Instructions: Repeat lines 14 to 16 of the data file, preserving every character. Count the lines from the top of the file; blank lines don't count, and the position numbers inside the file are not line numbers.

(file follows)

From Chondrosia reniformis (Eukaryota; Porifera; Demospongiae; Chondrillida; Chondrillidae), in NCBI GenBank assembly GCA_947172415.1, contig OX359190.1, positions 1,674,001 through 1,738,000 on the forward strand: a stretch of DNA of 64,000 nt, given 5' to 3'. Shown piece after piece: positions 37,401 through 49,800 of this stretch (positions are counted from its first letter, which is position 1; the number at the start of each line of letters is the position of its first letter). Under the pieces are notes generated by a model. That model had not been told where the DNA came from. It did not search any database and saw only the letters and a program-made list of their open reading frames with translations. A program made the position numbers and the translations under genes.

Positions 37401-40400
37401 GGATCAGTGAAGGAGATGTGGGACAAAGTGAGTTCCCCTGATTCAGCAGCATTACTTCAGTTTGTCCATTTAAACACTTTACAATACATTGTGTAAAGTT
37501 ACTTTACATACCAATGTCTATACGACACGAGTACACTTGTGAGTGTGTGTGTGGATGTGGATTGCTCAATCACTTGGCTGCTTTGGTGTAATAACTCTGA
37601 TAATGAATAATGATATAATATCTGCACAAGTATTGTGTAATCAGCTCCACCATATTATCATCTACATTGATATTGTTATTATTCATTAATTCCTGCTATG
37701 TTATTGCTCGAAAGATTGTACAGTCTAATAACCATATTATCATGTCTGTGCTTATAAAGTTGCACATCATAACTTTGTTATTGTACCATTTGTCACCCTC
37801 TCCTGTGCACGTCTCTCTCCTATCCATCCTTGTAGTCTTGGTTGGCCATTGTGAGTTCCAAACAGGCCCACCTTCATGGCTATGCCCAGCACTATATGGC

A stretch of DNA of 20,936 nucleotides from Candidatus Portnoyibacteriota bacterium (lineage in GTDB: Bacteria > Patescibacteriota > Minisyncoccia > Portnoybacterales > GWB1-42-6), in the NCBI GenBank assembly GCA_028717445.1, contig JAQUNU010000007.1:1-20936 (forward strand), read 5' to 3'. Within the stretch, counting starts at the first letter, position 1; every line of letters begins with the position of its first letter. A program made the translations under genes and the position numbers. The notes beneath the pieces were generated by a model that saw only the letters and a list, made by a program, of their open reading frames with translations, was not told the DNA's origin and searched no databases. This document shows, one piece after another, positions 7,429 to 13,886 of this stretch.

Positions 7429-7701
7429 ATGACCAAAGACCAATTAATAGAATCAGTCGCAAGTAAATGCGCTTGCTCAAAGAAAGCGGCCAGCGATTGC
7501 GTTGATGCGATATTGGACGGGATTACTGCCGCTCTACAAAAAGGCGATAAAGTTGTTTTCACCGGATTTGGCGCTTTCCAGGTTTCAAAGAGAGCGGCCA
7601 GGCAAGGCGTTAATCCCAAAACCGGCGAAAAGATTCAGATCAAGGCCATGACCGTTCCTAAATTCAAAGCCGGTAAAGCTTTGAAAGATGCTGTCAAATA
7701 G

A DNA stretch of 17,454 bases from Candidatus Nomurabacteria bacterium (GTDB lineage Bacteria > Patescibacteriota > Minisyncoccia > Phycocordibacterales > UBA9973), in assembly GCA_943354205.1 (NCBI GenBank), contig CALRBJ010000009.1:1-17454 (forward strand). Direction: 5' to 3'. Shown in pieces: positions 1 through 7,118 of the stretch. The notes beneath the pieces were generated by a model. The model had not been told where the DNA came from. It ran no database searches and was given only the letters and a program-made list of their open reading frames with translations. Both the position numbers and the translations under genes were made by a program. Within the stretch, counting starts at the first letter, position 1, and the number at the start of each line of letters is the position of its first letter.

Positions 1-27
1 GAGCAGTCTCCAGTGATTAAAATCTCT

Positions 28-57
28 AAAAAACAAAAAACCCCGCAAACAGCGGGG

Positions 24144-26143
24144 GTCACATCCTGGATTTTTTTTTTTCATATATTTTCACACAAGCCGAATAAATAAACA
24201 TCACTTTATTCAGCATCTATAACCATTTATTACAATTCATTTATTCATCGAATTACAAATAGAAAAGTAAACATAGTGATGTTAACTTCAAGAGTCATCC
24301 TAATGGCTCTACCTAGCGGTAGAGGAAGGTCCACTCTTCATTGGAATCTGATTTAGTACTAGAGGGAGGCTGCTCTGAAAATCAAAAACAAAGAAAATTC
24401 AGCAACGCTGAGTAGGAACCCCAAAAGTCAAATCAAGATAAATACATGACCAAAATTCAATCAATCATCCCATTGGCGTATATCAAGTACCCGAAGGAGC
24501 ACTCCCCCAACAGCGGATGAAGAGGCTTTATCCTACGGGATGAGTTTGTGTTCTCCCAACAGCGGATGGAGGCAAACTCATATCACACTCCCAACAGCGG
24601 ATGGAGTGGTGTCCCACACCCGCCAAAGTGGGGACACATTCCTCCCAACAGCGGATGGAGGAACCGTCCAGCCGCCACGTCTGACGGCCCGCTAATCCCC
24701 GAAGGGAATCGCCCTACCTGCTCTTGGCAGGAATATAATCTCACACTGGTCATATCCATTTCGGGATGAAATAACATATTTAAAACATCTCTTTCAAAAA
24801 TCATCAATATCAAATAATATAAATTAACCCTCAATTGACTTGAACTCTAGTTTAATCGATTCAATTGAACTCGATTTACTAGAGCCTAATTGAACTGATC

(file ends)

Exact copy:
A DNA stretch of 17,454 bases from Candidatus Nomurabacteria bacterium (GTDB lineage Bacteria > Patescibacteriota > Minisyncoccia > Phycocordibacterales > UBA9973), in assembly GCA_943354205.1 (NCBI GenBank), contig CALRBJ010000009.1:1-17454 (forward strand). Direction: 5' to 3'. Shown in pieces: positions 1 through 7,118 of the stretch. The notes beneath the pieces were generated by a model. The model had not been told where the DNA came from. It ran no database searches and was given only the letters and a program-made list of their open reading frames with translations. Both the position numbers and the translations under genes were made by a program. Within the stretch, counting starts at the first letter, position 1, and the number at the start of each line of letters is the position of its first letter.

Positions 1-27
1 GAGCAGTCTCCAGTGATTAAAATCTCT